Bolivia (La Paz)
“Gastronomical culture and food heritage is very important. We have a responsibility to acknowledge Bolivian products and work with them to give them the respect that each product deserves and needs.”
Manq’a know that if you’re proud of your products and country – and try to make that pride contagious – you can improve working and living conditions for producers as well as create opportunities for hundreds of young people. So they’re making Bolivian gastronomy a driving force in development.
When culinary entrepreneur and food activist Claus Meyer extended his wings to include South America in 2012, little did the co-founder of two-Michelin-star restaurant Noma know that his plan to create social innovation through gastronomy would champion more than 3,500 new cooks trained in 12 culinary schools across Bolivia and Colombia just six years later.
While Gustu – considered to be Bolivia’s top restaurant that has consistently ranked in Latin America’s 50 Best Restaurants list for the past five years – started out carrying the baton for Meyer’s gastronomic activism, Manq’a Cafeterias and Schools keep the sprint up.
Sumaya Prado is the director of Melting Pot Bolivia, Meyer’s non-profit that kickstarted Manq’a and is backed by Cooperación Holandesa ICCO Sur: “When Claus created ‘New Nordic Cuisine’ – and was successful with it – he thought he could meet wider objectives by removing the word ‘Nordic’. He started to look for countries where he could replicate that model but adhering to certain conditions: an unknown food heritage and undervalued cuisine, for example. He chose three countries – Ghana, Nepal and Bolivia – and the first country he visited was ours. In Bolivia, he not only found gastronomic diversity and tasty dishes sold on the streets and in markets, but also encountered people who welcomed the opportunity to learn, and so he stayed. Bolivia is culturally and biologically diverse with the potential to be productive; in Bolivia, Claus found the country he was looking for.”
Meyer’s first Bolivian project was Gustu School in 2012, an haute cuisine culinary school for low-income students. Graduating 46 subsidised students on the two-year course, unfortunately it couldn’t financially sustain paying for scholarships, accommodation and living expenses, plus it only educated a small number of people: enter stage right a more inclusive culinary programme in the shape of Manq’a.
Sumaya says: “We set up Manq’a two years later to train teenagers and young adults from marginal and vulnerable communities on a scheme that focused on inclusion, opportunity and sustainability. Besides the fact that these youngsters would unlikely ever have the chance to participate in this additional type of education, they often have a poor diet or suffer from malnutrition. Going to Manq’a – which translates as ‘food’ in the Aymara indigenous language – gives them a trade plus the chance to find a dignified job at the end of the course.”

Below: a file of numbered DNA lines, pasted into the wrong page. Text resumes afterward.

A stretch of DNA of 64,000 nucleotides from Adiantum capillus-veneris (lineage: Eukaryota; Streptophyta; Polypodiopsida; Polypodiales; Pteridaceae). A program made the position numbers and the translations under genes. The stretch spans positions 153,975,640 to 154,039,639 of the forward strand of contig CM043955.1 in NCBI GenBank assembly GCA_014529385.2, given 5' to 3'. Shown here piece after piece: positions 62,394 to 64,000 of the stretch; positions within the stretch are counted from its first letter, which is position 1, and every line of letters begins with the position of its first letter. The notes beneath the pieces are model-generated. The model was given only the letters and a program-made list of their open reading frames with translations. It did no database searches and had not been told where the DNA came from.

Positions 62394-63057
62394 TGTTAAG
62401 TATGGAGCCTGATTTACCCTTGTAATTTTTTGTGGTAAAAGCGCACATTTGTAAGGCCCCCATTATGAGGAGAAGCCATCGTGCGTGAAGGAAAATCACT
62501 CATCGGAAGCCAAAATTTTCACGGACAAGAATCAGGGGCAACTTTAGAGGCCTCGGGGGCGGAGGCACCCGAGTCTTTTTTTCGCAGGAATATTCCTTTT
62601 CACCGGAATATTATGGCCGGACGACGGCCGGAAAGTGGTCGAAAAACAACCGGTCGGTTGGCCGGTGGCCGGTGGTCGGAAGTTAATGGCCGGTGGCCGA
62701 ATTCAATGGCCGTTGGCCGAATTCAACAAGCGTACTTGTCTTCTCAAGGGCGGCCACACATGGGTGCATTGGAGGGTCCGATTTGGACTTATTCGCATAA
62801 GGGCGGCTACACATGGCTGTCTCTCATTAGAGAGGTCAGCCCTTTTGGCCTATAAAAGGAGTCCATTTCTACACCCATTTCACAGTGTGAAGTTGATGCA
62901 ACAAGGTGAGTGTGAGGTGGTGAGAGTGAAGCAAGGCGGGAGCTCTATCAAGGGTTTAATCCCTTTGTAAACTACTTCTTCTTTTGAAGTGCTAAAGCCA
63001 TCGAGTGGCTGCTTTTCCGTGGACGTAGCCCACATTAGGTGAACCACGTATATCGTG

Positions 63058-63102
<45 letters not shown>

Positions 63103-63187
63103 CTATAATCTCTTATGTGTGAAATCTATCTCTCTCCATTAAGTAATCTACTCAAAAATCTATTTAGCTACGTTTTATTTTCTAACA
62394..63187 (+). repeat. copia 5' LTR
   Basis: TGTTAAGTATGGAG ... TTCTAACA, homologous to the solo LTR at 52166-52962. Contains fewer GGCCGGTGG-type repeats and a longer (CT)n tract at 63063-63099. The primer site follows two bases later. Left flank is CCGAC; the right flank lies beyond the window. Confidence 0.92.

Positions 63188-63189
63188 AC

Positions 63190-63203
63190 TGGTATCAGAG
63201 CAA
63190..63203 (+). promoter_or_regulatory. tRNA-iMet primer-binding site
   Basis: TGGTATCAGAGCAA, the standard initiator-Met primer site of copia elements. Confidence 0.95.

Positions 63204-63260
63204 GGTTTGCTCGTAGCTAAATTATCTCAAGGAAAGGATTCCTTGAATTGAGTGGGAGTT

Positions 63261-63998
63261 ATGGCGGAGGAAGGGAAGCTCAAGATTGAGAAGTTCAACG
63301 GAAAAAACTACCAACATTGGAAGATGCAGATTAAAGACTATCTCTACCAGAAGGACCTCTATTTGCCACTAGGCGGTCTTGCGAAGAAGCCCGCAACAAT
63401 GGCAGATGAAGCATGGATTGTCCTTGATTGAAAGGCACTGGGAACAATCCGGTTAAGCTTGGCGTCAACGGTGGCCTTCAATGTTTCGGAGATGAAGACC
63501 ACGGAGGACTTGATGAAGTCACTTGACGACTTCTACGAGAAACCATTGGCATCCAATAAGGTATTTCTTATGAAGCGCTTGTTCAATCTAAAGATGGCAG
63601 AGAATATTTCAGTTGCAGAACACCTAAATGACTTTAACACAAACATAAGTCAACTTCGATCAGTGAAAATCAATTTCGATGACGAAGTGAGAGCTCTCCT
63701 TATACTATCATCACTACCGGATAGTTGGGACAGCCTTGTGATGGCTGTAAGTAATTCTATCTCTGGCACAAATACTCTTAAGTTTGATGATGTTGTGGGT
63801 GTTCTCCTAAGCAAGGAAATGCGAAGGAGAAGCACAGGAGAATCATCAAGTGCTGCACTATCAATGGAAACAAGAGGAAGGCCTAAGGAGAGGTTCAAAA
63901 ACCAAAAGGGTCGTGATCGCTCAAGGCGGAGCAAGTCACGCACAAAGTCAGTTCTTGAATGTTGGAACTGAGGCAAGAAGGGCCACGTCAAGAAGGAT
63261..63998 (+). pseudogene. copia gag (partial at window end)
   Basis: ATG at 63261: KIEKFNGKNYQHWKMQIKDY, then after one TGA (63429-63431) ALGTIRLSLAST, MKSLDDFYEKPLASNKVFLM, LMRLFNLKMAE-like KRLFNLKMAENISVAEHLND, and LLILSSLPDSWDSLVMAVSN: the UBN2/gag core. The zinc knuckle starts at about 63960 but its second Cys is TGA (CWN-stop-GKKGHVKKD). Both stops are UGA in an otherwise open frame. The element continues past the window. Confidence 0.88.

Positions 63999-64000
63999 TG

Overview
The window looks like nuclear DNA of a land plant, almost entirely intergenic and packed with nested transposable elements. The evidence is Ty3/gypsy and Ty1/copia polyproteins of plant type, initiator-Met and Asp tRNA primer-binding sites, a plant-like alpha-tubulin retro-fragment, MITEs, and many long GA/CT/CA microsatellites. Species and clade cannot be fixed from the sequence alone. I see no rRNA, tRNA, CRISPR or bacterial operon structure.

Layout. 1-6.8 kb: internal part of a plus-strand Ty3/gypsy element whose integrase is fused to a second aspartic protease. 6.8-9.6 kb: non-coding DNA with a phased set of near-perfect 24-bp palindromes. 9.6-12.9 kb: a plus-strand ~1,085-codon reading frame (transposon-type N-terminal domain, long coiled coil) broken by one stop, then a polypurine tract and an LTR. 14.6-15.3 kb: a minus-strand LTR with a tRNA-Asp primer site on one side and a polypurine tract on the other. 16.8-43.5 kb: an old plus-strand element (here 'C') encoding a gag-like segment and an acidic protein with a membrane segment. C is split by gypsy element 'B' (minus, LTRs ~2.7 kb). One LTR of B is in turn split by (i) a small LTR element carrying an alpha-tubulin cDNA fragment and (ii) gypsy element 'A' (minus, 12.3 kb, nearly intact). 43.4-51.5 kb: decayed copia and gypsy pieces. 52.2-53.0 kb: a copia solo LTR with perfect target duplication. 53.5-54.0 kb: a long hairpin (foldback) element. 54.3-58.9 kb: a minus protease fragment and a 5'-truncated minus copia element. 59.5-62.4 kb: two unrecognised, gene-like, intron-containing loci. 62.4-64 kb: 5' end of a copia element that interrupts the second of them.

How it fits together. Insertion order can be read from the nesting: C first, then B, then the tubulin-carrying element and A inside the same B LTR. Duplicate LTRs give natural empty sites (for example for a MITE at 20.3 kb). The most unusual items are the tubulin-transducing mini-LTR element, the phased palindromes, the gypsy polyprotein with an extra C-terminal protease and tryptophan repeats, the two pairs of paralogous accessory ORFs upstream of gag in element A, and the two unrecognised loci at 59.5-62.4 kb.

Manq’a’s reach is far greater than the original two-year Gustu course: the training period learning basic culinary skills comprises five-and-a-half months. This inclusive slimmed-down approach paid off. “By June 2018, we’d graduated 3,500 students and 58 percent of them are now working in kitchens and gastronomical environments,” adds Sumaya. “More than 80 restaurants and canteens have hired our students.”
It’s not just about formal education, but also health education and revitalising Bolivia’s cuisine in one smooth hit. Given that each school houses a cafeteria where students cook and serve up Bolivian dishes every day, Manq’a has served up 45,800 healthy lunches such as llama jerky so far, while promoting native ingredients sourced directly from rural producers.
With 10 Bolivian cooking schools under its belt, including one in Sucre and an additional two in Colombia, Manq’a now has set its sights on other Latin American countries. Sumaya says: “Our objective in Bogotá and Cali is to help victims of the civil war receive culinary training and find a dignifed job in this new stage of peace that Colombia is now going through. Other countries have also approached us about developing Manq’a so we hope to roll out new projects soon.”
Manq’a itself is close to being totally sustainable, given that the school have also turned catering into a business venture; an important step in becoming totally independent, according to Sumaya. Volunteers can get involved by running leadership, self-confidence or business management workshops that students attend to bolster their culinary education.
As for the role of culture and creativity in creating a better future for all, Sumaya adds:
“My work isn’t about receiving benefits but changing lives. As our founder Claus Meyer said, ‘it’s more important to touch one life than earn a million dollars.’ Seeing our Manq’aitas (Little Manq’as) and Gustusitos (Little Gustus) grow and become successful, being proud of them, my country and what it produces is extremely satisfying.”
Given that Meyer visits all the Manq’a schools and cafeterias at least once a year, he would likely share that sense of pride and satisfaction.
Check out this YouTube video explaining Manq’a’s role (in Spanish):
AtlasAction: Follow Manq’a on social media using the hashtags #Manqa and #ManqaEmprendemientos:
Sorrel Moseley-Williams is a freelance journalist and sommelier based in Argentina, found on the pages of Monocle, La Nación, Decanter, The Independent and Condé Nast Traveller among others.
Claus Meyer and Sumaya Prado
This project has been selected as part of CultureFutures, a new storytelling project that maps creative and cultural projects with a social mission – and the artists, collectives and entrepreneurs behind them.
Atlas of the Future is excited to join forces with Goldsmiths Institute of Creative and Cultural Entrepreneurship and the British Council Creative Economy.
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